July 1, 2008
It’s the archetypal car chase, often cited as the most thrilling in movie history. And though legions of movie analysts will tell you that the car is the star, we all know perfectly well that San Francisco’s voluptuous topography is what turned this notorious scene into legend.
What we also know perfectly well is how the filmmakers played cut-and-paste with the city’s map — apparently borrowing a trick or two from Star Trek, as the two vehicles teleport from one neighborhood to another via the editing console. From Potrero Hill, to Russian Hill, back to Potrero Hill, back to Russian hill and the Marina, zapping over to VisitaÃ§ion Valley, and finishing up on the Bayshore roaring towards Brisbane — hello, movie magic!
A God’s-eye view
But this video takes things about ten steps further. It’s a side-by-side display that — through the techno-wizardry of geocoding — shows the schase scene’s logic-defying route from space. Now you can track Steve’s ’68 Mustang GT turn by screeching turn through every neighborhood in the city — just like a James Bond super-villain:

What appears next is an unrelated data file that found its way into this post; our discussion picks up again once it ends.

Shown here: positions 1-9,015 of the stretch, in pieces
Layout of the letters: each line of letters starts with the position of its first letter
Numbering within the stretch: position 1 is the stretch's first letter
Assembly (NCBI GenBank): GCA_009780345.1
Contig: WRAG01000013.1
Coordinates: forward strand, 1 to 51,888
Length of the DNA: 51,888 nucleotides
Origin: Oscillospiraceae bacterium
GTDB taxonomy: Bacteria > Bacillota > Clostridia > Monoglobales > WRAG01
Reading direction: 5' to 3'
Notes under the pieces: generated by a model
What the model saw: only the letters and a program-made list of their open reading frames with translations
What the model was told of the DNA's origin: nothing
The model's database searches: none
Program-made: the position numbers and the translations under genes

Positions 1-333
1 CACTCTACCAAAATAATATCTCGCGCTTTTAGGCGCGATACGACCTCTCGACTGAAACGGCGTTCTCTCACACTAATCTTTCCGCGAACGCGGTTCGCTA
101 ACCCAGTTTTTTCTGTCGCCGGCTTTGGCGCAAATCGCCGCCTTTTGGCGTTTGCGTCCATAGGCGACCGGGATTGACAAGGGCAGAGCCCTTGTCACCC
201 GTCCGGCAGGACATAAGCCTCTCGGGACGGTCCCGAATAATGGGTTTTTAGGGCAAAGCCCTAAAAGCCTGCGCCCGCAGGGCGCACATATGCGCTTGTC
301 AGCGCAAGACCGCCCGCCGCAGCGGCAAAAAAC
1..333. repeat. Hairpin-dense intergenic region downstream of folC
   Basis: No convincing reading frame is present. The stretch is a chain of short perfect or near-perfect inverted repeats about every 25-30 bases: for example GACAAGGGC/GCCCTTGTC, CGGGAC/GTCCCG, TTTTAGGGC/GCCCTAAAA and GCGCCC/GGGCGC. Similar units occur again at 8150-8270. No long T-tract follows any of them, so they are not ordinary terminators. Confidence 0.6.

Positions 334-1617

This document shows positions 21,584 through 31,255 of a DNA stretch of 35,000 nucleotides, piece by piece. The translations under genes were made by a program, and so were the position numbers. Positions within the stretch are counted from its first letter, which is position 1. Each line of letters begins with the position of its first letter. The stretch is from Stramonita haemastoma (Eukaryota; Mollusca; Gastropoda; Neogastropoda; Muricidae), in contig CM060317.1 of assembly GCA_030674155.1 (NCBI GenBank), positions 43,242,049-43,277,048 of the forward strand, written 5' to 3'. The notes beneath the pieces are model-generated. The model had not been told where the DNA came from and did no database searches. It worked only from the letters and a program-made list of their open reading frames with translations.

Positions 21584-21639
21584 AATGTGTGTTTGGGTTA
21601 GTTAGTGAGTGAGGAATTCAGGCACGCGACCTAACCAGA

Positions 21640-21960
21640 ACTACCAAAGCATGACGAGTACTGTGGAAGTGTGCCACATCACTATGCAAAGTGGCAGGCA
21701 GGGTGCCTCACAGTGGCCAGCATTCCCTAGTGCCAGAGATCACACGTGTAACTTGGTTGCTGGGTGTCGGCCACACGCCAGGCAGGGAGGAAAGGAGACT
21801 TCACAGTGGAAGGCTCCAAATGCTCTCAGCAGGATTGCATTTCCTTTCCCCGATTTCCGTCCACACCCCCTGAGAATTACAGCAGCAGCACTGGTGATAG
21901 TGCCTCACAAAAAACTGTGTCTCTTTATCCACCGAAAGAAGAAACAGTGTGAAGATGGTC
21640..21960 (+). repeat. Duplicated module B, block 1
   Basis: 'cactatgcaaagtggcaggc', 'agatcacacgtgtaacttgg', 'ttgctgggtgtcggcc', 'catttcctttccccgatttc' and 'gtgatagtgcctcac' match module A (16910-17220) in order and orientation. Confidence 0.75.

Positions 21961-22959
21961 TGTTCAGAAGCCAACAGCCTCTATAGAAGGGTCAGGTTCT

Not to give the filmmakers too much credit, but perhaps there’s a meta-narrative of San Francisco’s inherent instability at work here too: Intersecting layers of history, invention and reinvention, kinetic faultlines at edge of the world … it’s easy to see the echos of San Francisco’s many earthquakes in Bullitt’s physics-defying leaps.
Charlie Chaplin was probably the first to take movie liberties with San Francisco, a half-century before Bullitt editor Frank Keller pulled out the scissors — and now, almost a century later, the list is anything but short.
Afterthought: At one of the early Lollapalooza music festivals, this clip played on the Shoreline’s in-house monitors as a warmup for the headliner. What a mistake! The gut-shaking roar of that Mustang’s engine swamped the amphitheatre, and after nine hair-raising minutes of adrenaline-fueled, high-speed action, the audience was completely wrung out. Finished!
The headlining act (the Smashing Pumpkins) sounded weak, tinny, and insignificant in comparison — nothing but an afterthought.